Monday was my first day of work, and, while I will save the details of my new job for the next post, suffice to say it was wonderful. I am working in an office where the walls are almost literally made of giant photography books, everyone dresses chic and laughs often, and cats (I kid you not!) roam between the stacks of magazines and boxes of letterhead. Apparently they once belonged to a former director, who left them here when he retired. I am certainly not complaining (they are adorable and fluffy), and though I am hardly a cat person, and have a lamentable tendency to poke and prod them until they hiss at me, I am learning, day by feline day, how to properly interact with my fuzzy new coworkers. The actual work I am doing (second in importance to office cats, of course!) is very interesting and, though we are currently in between issues of the magazine and there is not a ton for me to do, I am loving everything about working here. Stay tuned for more developments!
When I got off at 5:30 on Monday, I walked down the High Line (elevated train tracks on the west side of Manhattan that were converted a few years ago into a pedestrian park, and my favorite place in the city) and through Chelsea Market, where I bought cheap pink champagne and boarded a bus to Union Square. Nick, Sam, and I had a Whole Foods picnic dinner in the park; I told them all about work, my editor and office cats, and they responded with enthusiasm, and said I should probably refrain from poking the cats and taking the piles of beautifully designed stationary that I have been coveting since arriving! I complain sometimes that my friends chastise me like parents, but most often, I am in need of a little parenting (even if it most often comes from sassy boys!)
After dinner, we walked down to the Strand, the most wonderful bookstore in all of New York (seconded only by McNally Jackson in SoHo) and a shamefully recent discovery for me. We wandered between the towering shelves for what seemed like hours, and Sam took me upstairs to see the Art section, which was full of heavy, expensive monographs I lusted after, and smaller, more specialized studies. We found a $7 book on Christo, the land installation artist about whom I wrote my Art History thesis (he wraps monuments and natural structures in fabric, and is probably most famous for “The Gates,” 7,000 saffron arches he and his late wife Jeanne-Claude installed in Central Park in 2005). “These are great,” Sam said, “you should find some way to tear them out and frame them for your apartment.” I agreed—I adore Christo, and the walls of our apartment are tragically bare. But I did not plan to go back to IKEA for weeks, and picture frames from anywhere else are tragically beyond my current intern budget. I bought the book anyway, and we walked out of the door.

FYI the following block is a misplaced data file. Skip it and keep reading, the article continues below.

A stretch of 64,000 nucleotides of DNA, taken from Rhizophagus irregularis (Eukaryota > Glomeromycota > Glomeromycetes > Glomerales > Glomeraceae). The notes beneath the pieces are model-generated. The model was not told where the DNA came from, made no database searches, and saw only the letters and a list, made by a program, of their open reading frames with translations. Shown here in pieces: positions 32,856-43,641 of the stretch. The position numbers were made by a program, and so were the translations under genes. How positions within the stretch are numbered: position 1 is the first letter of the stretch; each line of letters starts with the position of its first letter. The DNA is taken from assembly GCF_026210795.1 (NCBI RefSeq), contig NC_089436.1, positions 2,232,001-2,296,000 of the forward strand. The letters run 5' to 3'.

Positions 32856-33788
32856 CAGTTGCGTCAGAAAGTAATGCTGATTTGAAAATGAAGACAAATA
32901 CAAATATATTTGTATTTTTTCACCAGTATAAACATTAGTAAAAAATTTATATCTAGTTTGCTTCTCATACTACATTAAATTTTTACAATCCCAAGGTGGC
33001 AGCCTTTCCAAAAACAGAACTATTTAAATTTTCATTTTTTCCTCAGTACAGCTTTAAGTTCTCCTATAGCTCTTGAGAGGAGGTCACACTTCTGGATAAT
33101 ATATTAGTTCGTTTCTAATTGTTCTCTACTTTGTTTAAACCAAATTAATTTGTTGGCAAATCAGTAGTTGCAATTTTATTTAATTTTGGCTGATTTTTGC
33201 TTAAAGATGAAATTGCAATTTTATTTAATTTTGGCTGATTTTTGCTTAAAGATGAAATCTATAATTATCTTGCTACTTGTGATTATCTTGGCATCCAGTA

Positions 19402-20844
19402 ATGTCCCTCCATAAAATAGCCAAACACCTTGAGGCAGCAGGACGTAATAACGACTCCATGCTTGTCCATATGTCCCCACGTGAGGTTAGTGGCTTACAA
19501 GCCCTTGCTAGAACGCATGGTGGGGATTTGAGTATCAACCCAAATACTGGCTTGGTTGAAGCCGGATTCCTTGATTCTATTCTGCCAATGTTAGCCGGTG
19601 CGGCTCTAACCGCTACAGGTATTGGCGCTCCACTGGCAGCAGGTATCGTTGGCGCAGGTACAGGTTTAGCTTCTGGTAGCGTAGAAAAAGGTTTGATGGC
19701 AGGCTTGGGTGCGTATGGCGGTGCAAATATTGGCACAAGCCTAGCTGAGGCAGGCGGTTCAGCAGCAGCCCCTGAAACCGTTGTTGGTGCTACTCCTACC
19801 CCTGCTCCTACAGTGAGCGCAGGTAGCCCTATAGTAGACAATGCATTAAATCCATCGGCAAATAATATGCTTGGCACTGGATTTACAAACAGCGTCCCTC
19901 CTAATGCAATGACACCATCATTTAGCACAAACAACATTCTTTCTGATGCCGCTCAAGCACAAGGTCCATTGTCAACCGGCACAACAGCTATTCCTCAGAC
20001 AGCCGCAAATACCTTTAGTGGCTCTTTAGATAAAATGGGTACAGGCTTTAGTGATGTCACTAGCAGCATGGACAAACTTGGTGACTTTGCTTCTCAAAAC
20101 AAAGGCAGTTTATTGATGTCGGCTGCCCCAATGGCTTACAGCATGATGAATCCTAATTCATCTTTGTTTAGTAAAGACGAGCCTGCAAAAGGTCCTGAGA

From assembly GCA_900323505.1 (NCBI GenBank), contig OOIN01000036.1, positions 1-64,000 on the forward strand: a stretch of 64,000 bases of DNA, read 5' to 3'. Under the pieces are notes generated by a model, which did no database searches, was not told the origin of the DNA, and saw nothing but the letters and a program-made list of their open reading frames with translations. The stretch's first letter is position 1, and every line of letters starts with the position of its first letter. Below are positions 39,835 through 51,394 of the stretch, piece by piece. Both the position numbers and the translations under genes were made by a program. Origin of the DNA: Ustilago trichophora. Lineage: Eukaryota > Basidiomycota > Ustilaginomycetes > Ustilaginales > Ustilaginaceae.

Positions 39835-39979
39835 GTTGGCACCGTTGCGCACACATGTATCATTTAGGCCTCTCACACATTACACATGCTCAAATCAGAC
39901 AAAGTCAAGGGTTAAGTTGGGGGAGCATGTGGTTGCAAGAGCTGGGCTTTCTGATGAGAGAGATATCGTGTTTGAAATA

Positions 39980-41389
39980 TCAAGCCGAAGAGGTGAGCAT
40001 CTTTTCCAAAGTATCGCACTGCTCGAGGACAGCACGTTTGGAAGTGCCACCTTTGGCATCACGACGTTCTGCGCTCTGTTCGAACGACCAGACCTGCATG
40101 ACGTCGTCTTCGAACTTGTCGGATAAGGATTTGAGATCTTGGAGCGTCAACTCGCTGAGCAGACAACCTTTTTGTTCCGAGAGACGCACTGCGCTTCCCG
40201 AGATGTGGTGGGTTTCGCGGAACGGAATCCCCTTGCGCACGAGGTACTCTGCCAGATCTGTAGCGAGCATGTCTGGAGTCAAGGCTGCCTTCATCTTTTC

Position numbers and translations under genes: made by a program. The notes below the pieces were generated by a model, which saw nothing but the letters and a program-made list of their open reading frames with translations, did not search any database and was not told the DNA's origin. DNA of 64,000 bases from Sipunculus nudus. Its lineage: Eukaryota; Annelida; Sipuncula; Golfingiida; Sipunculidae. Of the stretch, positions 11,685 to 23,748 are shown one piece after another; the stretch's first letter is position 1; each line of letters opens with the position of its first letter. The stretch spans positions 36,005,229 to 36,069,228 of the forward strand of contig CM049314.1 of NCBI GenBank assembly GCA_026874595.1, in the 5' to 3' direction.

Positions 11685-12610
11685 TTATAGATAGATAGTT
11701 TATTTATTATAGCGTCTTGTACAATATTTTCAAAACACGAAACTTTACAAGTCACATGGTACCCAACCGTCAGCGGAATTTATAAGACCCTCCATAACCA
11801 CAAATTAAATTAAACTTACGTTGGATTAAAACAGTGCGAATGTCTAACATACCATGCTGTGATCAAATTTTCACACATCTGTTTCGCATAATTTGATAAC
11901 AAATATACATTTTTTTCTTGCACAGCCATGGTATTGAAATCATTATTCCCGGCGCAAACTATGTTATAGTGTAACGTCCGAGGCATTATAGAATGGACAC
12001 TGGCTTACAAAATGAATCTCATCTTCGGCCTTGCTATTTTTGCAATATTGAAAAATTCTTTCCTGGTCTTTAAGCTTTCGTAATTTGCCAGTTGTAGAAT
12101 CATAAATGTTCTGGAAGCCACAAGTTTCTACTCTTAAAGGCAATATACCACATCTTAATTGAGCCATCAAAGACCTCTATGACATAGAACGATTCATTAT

Not two doors away from the bookstore, we passed a pile of discarded bookshelves and other furniture, left out on the curb to be taken away. On top of the bookshelf, which was too rickety for me to take home, was a stack of slightly scuffed but otherwise intact wooden picture frames. It was fate! The boys urged me to get over my germaphobia and pick them up (“you’re poor! they’re free!”), and we loaded them into my tote bag and brought them home. Back at their apartment, we scrubbed the frames in windex, sized, cut, and inserted the prints, and then I had my first batch of dumpster-diving apartment art. I hung the prints up in my kitchen, bathroom, and across from my bed, and despite a few nicks and scratches here and there, I think they look pretty perfect. Everything, I am learning, is better when it’s free, and even more so if you discover it yourself.
At first I thought the connection to Proust was rather tenuous at best. Dumpster-diving for cheap art is hardly the past time of a nineteenth century artist or his readers, and honestly, my limited contact with Marcel leads me to believe he would probably have winced and scrubbed his hands at my behavior! But then I started thinking about art, and the fact that it is a constant presence in In Search of Lost Time, referenced directly and by name, painting the margins of the characters’ lives. And I figure somehow Proust would appreciate my homemade apartment art, compiled from pieces of a book, someone else’s refuse, and my best friends’ careful and considered effort. Art, after all, should always have a story. And I tend to think mine is a bit spicier than that of the $4000 prints hanging in the galleries below my office.
At least, until I can afford a real Christo, that is!